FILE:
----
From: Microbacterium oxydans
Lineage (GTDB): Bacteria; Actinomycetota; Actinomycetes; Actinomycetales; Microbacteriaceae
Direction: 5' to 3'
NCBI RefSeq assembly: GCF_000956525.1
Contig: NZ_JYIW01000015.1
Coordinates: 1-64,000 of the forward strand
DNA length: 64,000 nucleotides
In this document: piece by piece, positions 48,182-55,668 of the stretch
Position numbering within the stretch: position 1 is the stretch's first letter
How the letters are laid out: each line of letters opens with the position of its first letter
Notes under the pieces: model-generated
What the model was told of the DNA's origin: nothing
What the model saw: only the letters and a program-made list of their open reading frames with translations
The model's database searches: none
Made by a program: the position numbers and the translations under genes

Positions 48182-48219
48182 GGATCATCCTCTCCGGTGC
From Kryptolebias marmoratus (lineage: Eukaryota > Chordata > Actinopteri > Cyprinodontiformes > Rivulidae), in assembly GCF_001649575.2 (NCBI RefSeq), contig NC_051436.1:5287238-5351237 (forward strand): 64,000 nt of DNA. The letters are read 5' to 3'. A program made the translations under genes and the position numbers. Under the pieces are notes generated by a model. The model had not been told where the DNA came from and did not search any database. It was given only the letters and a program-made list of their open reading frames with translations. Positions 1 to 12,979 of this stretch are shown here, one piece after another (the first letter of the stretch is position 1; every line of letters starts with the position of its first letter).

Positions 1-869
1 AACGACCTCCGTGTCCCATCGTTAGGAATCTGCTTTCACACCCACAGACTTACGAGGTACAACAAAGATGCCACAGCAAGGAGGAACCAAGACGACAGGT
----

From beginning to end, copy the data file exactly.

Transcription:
From: Microbacterium oxydans
Lineage (GTDB): Bacteria; Actinomycetota; Actinomycetes; Actinomycetales; Microbacteriaceae
Direction: 5' to 3'
NCBI RefSeq assembly: GCF_000956525.1
Contig: NZ_JYIW01000015.1
Coordinates: 1-64,000 of the forward strand
DNA length: 64,000 nucleotides
In this document: piece by piece, positions 48,182-55,668 of the stretch
Position numbering within the stretch: position 1 is the stretch's first letter
How the letters are laid out: each line of letters opens with the position of its first letter
Notes under the pieces: model-generated
What the model was told of the DNA's origin: nothing
What the model saw: only the letters and a program-made list of their open reading frames with translations
The model's database searches: none
Made by a program: the position numbers and the translations under genes

Positions 48182-48219
48182 GGATCATCCTCTCCGGTGC
From Kryptolebias marmoratus (lineage: Eukaryota > Chordata > Actinopteri > Cyprinodontiformes > Rivulidae), in assembly GCF_001649575.2 (NCBI RefSeq), contig NC_051436.1:5287238-5351237 (forward strand): 64,000 nt of DNA. The letters are read 5' to 3'. A program made the translations under genes and the position numbers. Under the pieces are notes generated by a model. The model had not been told where the DNA came from and did not search any database. It was given only the letters and a program-made list of their open reading frames with translations. Positions 1 to 12,979 of this stretch are shown here, one piece after another (the first letter of the stretch is position 1; every line of letters starts with the position of its first letter).

Positions 1-869
1 AACGACCTCCGTGTCCCATCGTTAGGAATCTGCTTTCACACCCACAGACTTACGAGGTACAACAAAGATGCCACAGCAAGGAGGAACCAAGACGACAGGT